Italy is a special country with a people like no-one else. The men and women of Italy are capable of generating great momentum and staging remarkable recoveries. The Olympics are the latest exemplification of this ability. The pandemic caught us unprepared. After China, Italy was the first major country to suffer the devastating blow of the pandemic. In the first months, when there were no practical solutions or knowledge of what would work, we entered into a lock-down that was scrupulously observed by everyone. For four months we shut ourselves in our houses, trying out new solutions and experimenting with working conditions as we waited for things to improve. Then, when the numbers started rising again after the summer, we implemented rigorous measures to contain the spread of infection such as social distancing, mandatory mask-wearing and other new rules. The cleaning industry expended a huge amount of effort and took steps in every direction as it tried to tackle the problem effectively and definitively. It became clear that the cleaning of inhabited spaces could slow the spread of the disease. Work shifts were increased to assure the constant maintenance of optimal health conditions in hospitals and workplaces. In the months before the vaccines became available, new sanitization tools and new cleaning practices protected public health and safety.
Do you think the appearance of a new virus, COVID-19, changed people’s attitude towards cleaning and maintenance?
Like I said before, Italy is an extraordinary country. The pandemic caused us to raise hygiene standards in all inhabited environments to a very high level, as well as raising our expectations of service providers, which we now require to meet exacting standards. We came to disapprove of places that did not measure our temperature at the entrance or that failed to provide a sanitizing hydroalcoholic solution at the door. We have not shaken hands for months, we have maintained social distancing while travelling on public transport and, especially, we have increased our demand for cleaning services and asked cleaning companies to organize double shifts and guarantee quality standards of health and safety. We have recognized that cleanliness is an absolute and necessary value: it is the most important element for assuring our collective safety. Just a few months before the pandemic, public entities were cutting back on their spending on cleaning services. Tenders were being assigned on a lowest-price basis. The spending review contained in the government budget law envisaged cutbacks of double-digit percentage points on spending on cleaning services in the health sector. I hope that the terrible experience of Covid will have had a lasting impact on the definition and valuation of priorities, and I hope that in the future cleaning will continue to be treated as the primary necessity that it is, as we have all come to recognize in recent months.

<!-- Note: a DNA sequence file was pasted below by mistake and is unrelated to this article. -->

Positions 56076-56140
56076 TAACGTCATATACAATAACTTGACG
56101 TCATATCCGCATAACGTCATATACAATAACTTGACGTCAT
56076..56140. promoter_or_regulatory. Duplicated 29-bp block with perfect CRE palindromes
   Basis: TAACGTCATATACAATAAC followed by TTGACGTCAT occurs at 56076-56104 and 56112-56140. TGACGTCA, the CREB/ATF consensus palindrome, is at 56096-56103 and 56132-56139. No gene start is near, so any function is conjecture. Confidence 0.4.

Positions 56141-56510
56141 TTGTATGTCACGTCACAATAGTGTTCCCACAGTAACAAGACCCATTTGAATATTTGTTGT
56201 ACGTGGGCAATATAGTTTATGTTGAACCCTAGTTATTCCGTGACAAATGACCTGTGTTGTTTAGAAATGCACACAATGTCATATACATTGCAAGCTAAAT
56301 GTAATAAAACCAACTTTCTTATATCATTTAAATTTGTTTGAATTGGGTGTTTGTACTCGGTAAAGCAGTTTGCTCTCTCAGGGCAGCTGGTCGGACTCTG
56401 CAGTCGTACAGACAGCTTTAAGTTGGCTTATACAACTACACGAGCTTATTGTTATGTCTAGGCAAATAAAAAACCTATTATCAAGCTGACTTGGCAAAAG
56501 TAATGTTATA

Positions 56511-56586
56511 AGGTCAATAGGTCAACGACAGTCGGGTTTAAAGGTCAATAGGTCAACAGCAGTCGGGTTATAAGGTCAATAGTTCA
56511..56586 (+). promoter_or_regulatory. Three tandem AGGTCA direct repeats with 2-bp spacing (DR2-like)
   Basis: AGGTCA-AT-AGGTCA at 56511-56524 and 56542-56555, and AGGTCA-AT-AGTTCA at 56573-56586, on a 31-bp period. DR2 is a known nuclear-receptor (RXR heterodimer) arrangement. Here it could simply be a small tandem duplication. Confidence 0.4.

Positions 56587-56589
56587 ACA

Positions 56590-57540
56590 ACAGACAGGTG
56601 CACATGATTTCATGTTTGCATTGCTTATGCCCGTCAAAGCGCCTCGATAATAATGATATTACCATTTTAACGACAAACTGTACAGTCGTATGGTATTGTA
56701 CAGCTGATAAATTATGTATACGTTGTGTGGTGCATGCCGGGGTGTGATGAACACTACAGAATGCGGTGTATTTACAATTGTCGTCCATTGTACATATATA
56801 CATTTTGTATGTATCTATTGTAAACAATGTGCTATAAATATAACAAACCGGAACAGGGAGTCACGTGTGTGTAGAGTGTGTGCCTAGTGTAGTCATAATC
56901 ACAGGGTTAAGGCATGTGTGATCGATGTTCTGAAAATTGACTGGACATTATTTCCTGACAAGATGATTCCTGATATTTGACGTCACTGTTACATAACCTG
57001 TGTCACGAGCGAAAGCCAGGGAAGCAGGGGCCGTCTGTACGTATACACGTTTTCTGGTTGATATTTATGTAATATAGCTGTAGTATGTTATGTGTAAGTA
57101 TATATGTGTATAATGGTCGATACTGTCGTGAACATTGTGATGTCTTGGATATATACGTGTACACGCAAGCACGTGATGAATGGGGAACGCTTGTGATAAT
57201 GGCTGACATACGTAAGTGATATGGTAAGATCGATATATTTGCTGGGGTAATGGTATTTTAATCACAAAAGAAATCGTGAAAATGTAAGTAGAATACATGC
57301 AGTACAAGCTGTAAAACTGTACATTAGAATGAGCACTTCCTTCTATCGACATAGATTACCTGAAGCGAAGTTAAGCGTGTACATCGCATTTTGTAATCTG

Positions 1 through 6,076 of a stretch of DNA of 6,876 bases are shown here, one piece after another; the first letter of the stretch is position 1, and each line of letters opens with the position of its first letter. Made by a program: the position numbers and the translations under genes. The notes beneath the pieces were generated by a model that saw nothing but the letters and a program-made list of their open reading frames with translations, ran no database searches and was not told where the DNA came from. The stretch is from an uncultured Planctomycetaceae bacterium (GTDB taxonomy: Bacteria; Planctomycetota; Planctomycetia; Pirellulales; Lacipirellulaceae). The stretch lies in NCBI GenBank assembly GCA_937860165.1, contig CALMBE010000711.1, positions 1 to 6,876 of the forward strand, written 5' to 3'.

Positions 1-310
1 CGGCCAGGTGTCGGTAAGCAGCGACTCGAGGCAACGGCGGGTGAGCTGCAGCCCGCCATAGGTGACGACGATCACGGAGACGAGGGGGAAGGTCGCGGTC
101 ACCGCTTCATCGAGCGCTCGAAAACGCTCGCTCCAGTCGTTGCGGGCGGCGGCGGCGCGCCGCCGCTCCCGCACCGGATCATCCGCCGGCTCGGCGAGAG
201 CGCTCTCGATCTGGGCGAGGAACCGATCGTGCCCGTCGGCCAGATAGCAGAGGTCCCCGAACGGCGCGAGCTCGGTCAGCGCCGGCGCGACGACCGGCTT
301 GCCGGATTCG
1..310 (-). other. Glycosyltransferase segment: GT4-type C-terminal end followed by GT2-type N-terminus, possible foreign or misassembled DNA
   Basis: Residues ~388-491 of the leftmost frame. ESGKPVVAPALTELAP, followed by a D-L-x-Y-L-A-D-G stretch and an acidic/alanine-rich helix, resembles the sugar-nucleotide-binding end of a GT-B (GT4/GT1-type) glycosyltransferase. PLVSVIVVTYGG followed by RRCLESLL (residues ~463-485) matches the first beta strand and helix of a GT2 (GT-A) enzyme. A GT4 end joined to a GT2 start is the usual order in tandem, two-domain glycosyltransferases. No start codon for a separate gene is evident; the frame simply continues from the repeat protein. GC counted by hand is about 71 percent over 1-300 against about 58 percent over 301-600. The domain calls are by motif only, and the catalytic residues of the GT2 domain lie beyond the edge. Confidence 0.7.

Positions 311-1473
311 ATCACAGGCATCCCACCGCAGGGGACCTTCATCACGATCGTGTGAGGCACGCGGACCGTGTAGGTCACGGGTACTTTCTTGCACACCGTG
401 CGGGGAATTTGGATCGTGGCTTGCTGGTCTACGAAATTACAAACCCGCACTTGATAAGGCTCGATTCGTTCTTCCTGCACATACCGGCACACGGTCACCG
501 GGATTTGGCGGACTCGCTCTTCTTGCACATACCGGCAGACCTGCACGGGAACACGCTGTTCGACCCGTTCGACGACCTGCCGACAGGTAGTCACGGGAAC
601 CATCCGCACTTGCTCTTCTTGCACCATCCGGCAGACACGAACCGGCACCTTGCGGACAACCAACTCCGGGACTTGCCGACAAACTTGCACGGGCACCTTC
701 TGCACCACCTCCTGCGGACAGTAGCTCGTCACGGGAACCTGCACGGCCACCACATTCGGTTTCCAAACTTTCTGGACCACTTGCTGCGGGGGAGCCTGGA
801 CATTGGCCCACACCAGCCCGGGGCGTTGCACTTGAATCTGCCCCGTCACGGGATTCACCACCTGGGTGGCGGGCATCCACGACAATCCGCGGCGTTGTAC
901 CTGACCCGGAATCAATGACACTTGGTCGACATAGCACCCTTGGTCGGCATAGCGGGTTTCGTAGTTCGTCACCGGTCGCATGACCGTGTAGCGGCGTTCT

From your point of view, what changes has the pandemic wrought and what trends do you see in the cleaning industry as a whole?
The most important change has to do with competencies which are closely linked to the question of training. The real shift has been in people’s perceptions of the industry. Finally, people realize that delivering a cleaning service is a professional job and not some temporary fall-back or expedient to make ends meet.
The world now acknowledges the great responsibilities undertaken by the cleaning industry. These responsibilities imply accountability and a proven ability to perform its services with irreproachable professionalism. Naturally, competence is a prime requisite that can and must be complemented with the use of appropriate machinery and technology, in respect of both of which the manufacturing companies in our sector have been hard at work in coming up with major innovative solutions.
The Chinese word for recession consists of two characters: the first means “danger,” the second means “opportunity.” What challenges did you face and what decisions were made during the pandemic? What valuable lessons did ISSA Pulire learn from the recession and its aftermath?
More than any previous experience, the pandemic taught us the value of rising to a challenge. Worries about the threat it posed were soon supplanted by a sense of opportunity. What was essential was a willingness to react, to experiment, and to acquire new knowledge and skills. The ability to work together to resolve a difficult situation and to accept even extreme conditions was the greatest benefit we gained from this experience.
What can you say about major differences between Pulire trade shows before and after the pandemic?